Another solution is to make the family caregiver eligible for welfare, full Medicare and Social Security benefits while care giving. If the caregiver returns to the workforce, then benefits are stopped until normally eligible at x age. This kind of approach does not add a whole layer of bureaucracy, no new programs; it just extends eligibility to a new level, to a new recipient.
But, how to replace the phrase “informal support” that so covers over the often desperate reality? I note a visible name change in the daily news is the change from “illegal alien” to “undocumented immigrant.” However, the immigrant issue is always hot news, where family caregiver headlines (until last month’s of Maria Shriver’s media appearances) are nonexistent. The term “Informal support” generally shows up in studies, scholarly theses, and reports; and these reports and studies are often the basis for legislation and grant requests, and carry the profound bias of naming THE essential caregiver as some seeming ‘nice but not necessary’ support. But what an impact this diminuizing term has had on the real front line for PFCG? That’s me, primary female caregiver.)
My next article will deal with what is called the Beers Criteria, a list of medications and protocols for weaning elderly patients off some of their prescription drugs. This drug free approach has resulted in a dramatic improvement in my mother’s mental and physical condition for periods of time. Three months ago, she was slumped over and headed for hospice. Most recently, she is attentively watching a DVD about a Cuban jazz musician while reading “National Enquirer.” This past week, we had to go to the ER, however. It is as they say, a roller coaster ride, of needs and aid to the one who has Alzheimers. It does not have an ending point.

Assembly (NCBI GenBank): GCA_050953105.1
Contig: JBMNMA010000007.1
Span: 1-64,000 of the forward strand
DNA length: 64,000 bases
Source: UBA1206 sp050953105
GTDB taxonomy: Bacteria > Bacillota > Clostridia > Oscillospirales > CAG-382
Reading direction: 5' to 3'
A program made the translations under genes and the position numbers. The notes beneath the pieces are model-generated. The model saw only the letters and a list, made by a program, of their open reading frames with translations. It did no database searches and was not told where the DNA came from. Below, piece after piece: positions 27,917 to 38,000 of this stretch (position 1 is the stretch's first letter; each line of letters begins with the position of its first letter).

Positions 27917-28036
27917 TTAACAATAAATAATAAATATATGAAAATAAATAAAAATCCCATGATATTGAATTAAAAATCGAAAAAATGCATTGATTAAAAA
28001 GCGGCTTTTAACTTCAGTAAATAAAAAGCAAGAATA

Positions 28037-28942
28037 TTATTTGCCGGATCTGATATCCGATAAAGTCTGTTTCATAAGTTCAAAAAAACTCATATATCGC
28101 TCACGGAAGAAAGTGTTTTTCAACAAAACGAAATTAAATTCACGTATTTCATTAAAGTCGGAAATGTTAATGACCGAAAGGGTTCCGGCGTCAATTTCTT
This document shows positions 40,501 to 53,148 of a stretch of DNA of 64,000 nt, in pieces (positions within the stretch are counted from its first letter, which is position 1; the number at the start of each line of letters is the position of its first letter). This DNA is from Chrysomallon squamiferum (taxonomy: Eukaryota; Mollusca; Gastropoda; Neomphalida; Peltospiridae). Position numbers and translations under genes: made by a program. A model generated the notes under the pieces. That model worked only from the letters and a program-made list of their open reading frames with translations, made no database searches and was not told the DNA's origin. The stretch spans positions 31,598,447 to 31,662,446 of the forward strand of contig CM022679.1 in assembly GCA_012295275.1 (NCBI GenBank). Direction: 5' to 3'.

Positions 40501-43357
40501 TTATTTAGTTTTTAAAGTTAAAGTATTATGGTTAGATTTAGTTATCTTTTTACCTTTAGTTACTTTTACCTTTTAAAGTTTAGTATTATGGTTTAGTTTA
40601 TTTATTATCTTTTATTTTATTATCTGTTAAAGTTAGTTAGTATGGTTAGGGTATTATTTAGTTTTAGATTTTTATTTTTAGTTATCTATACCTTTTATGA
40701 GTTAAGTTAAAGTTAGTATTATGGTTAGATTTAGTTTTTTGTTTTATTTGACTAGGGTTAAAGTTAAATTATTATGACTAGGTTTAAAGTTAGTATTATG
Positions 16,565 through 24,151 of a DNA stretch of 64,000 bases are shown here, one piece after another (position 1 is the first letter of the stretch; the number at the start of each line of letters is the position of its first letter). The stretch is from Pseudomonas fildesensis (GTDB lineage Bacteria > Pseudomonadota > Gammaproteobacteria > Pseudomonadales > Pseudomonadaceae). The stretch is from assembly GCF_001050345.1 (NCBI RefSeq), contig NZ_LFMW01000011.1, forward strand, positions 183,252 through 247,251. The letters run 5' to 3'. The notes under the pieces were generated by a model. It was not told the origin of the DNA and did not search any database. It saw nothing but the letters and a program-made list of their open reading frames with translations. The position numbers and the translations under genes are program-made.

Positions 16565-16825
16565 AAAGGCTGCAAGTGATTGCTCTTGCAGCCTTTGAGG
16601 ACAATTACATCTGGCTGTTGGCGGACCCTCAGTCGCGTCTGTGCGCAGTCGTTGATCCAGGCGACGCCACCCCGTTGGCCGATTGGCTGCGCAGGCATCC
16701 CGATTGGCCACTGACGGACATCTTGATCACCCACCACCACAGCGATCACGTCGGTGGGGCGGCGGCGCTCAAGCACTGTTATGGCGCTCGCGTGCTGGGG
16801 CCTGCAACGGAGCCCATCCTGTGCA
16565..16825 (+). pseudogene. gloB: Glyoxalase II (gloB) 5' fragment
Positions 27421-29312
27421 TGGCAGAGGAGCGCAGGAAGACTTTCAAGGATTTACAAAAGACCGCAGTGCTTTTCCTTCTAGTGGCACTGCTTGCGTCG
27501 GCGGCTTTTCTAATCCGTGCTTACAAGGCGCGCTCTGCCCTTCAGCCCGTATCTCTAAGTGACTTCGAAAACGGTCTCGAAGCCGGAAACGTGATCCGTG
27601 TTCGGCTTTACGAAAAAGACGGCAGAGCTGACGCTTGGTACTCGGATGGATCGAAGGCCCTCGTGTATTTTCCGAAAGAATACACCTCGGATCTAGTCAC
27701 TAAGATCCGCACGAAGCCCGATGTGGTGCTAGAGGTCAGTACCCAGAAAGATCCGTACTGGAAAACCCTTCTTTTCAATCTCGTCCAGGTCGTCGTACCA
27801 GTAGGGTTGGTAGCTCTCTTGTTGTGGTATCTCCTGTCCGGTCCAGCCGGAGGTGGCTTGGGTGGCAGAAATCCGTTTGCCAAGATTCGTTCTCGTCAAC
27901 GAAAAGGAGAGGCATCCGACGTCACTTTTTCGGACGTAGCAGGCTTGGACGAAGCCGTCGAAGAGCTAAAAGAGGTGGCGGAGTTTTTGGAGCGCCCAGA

_____________
Guest columnist Carol Wright was 54 when she left her home where she’d lived for the past eighteen years, to travel across three states to care for her mother in her final few months of life. That was 8.5 years ago. Carol has been primary, sole caregiver for her mother all this time, and has had some respite caregiver assistance only for the past year. She recently was honored as Caregiver of the Month by the Caregiver’s Voice here.

You can read and see more about her caregiving experience at her blogs here and here, and at and at YouTube

The Shriver Report’s book, written with the Alzheimer’s Association, is titled “A Woman’s Nation Takes on Alzheimer’s”; it is available in ebook format for $ 9.99. You can read excerpts here.
Government report from 1998 showing expectation that women shoulder the burden and take on the sacrifices of eldercare, and that their growing preference to stay in the workplace will rock the boat. Basically, the government assumes women will/should contribute this service, and their choice to now stay at their careers is a troublesome trend. Read more here.
There are a few programs to help pay family caregivers, and resources will vary from state to state. Read this article from the Alzheimer’s Association website.


The Moderate Voice

Israeli Court Gives Soldiers Who Used Palestinian Boy As Human Shield Three Month Suspended Sentence